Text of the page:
Increasing Demand and Higher Fuel Prices Mean Rising Airfares

Business travel airfares continued to increase throughout 2010, inching closer to the highest levels since the recession with domestic airfares just 6 percent off from the most recent airfare highs in 2008. For hotels, rates showed very little change. However 2011 corporate rate negotiations have shown high single to double digit increases expected in many key business destination cities. The analysis is from American Express Global Business Travel (GBT) who released data from its Business Travel Monitor (BTM) from the fourth quarter of 2010.

Specifically, domestic and international airfare both jumped seven percent in 2010 compared to 2009. Domestic hotel rates in North America remained flat in 2010, with a one percent decrease in international hotel rates paid by North American-based business travelers for the year. As the U.S. represents more than a quarter of all business travel spending globally, data on the prices its business travelers pay for services is a good industry-wide benchmark, AEGBT says.

“In light of continued expected increases in prices paid, as companies revive travel spending they must reassess budgets and calibrate them according to the external economic environment and overall business objectives this year. Recent research shows to reach the optimal level of expansion and growth business travel spending needs to be adjusted accordingly,” AEGBT reports.

“The pickup in airfares throughout 2010 and negotiated hotel rates so far in 2011 is in line with expectations for business travel’s rebound; companies began to re-invest in travel following improvements in the economy and are looking to seize opportunities to drive growth. At the same time, travel suppliers have kept capacity relatively constrained since the recession to maintain control of pricing,” said Christa Degnan Manning, director, eXpert insights research, Global Advisory Services, American Express Business Travel.

“With oil prices rising, airlines are looking to cut their capacity growth plans to combat higher fuel costs. As a result increases in airfares are likely to remain on an upward trend in 2011. So far this year, we are seeing this trend hold true with domestic airfare rates in January 2011 up eight percent compared to January 2010,” Manning said.

Hotel rates in the fourth quarter of 2010 reached their highest levels all year with average booked rates of $164 and $244 for domestic and international hotels, respectively. Demand in 2011 is expected to increase and hotels have felt more comfortable raising rates, particularly for corporate customers that request last room availability (LRA) for their travelers.

“2010 marks the first year since the recession’s impact took hold in 2008 that there hasn’t been a decline in domestic hotel rates, showing the hotel industry is on the rebound. We have already seen some hotels begin to raise their rates, especially in light of limited hotel development in the pipeline for 2011, finally putting hoteliers on stronger footing in the supply and demand equation,” said Manning.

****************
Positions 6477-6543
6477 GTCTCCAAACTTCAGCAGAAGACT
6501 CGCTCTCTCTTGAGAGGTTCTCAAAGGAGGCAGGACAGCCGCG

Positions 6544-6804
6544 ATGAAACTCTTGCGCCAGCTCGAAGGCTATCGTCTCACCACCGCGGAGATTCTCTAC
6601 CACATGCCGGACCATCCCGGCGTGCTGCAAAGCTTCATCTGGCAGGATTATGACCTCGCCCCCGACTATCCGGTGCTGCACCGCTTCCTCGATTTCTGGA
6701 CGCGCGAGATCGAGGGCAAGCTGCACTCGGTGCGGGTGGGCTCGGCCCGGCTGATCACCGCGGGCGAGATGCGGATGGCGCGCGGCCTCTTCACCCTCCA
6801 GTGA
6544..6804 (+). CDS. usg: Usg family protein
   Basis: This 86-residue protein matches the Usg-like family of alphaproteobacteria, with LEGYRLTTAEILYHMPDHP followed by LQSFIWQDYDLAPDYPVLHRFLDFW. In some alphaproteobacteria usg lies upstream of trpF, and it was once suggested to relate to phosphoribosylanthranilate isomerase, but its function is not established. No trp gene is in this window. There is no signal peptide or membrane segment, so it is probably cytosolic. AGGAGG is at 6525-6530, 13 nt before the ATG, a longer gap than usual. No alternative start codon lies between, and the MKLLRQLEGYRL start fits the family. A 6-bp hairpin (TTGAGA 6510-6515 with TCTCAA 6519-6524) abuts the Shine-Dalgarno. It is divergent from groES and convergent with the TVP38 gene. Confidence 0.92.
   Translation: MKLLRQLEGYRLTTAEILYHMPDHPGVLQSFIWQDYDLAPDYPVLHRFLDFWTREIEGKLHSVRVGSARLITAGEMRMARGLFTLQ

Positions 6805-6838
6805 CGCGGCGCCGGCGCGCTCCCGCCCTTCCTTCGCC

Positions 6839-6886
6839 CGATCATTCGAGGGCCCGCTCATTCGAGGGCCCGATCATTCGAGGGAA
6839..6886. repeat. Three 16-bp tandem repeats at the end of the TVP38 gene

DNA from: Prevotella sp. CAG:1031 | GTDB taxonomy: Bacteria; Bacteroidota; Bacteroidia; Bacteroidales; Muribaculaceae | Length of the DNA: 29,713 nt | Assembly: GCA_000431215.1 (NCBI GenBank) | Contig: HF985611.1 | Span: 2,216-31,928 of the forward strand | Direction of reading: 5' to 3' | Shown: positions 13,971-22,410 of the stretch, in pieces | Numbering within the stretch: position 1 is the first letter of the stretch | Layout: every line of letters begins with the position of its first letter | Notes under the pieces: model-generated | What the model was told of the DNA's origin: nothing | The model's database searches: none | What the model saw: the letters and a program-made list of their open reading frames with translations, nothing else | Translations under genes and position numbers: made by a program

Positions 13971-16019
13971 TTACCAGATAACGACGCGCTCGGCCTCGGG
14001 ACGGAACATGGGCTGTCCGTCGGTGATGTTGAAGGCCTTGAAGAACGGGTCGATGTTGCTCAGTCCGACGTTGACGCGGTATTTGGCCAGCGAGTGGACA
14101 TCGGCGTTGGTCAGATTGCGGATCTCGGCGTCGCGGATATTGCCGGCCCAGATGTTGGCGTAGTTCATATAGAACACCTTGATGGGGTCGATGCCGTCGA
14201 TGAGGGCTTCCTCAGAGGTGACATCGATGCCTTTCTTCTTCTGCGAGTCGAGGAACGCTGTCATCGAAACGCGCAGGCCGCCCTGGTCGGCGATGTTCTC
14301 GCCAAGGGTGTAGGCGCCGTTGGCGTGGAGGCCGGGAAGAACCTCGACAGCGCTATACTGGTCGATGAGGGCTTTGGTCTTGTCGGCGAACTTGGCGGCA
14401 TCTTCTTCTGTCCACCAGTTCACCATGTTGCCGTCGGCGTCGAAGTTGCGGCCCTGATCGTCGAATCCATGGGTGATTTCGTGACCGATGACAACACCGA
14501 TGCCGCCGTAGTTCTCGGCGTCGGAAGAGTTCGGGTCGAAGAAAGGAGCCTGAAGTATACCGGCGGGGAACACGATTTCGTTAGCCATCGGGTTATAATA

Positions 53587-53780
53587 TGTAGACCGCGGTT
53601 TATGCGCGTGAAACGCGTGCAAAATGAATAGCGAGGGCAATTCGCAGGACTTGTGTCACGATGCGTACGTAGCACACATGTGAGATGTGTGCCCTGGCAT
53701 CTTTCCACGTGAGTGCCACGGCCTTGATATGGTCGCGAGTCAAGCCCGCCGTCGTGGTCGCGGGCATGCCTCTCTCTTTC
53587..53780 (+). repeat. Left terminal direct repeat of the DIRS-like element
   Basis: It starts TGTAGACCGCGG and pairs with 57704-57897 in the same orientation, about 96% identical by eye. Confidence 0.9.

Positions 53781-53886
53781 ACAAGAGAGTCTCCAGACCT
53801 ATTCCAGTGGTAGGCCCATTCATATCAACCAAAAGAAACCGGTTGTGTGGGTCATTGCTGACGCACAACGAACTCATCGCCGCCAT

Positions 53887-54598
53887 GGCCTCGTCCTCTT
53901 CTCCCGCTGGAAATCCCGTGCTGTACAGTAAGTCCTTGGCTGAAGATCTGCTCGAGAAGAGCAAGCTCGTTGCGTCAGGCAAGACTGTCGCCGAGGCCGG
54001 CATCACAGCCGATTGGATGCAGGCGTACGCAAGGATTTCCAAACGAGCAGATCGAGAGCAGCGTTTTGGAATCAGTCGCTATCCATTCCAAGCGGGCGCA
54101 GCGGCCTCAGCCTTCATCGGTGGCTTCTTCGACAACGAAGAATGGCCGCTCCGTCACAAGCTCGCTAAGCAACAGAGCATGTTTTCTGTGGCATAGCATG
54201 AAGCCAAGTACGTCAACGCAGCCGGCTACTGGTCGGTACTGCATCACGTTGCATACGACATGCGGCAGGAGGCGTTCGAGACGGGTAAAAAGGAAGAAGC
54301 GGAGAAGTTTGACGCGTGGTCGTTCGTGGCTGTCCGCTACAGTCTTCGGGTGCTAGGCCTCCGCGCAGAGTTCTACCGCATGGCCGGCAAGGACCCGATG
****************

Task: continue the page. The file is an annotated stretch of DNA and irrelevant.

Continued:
As a result, companies should be looking to gain as much volume discount potential with hotels as possible by driving spend to fewer properties and negotiating key amenities in their rates to help alleviate dramatic property level increases and incurring more ancillary fees if possible.

Manning concluded: “Following a tough negotiation season when many hoteliers looked to significantly increase rates for 2011, companies must now focus on taking full advantage of any extra services that were included in corporate negotiated rates this year. While it is easy for a sales person to promise amenities to hit their base rate targets, companies must audit to make sure those services are not being billed at an extra charge on checkout. Internet access, meals, business services and parking are all features that many road warriors look forward to utilizing for productivity purposes, and travel managers must make sure employees take full advantage of these add-ons so the company is truly getting the best value from its travel budget and travel management efforts.”

The American Express Business Travel Monitor is a key deliverable of American Express Business Travel Global Advisory Services’ eXpert insights research practice. Using US business travel point of sale data, it benchmarks the average prices paid for air, hotel, and car rental service by class of service for hundreds of key business travel destinations globally through aggregate analysis of American Express' extensive database of travel booking and payment information.

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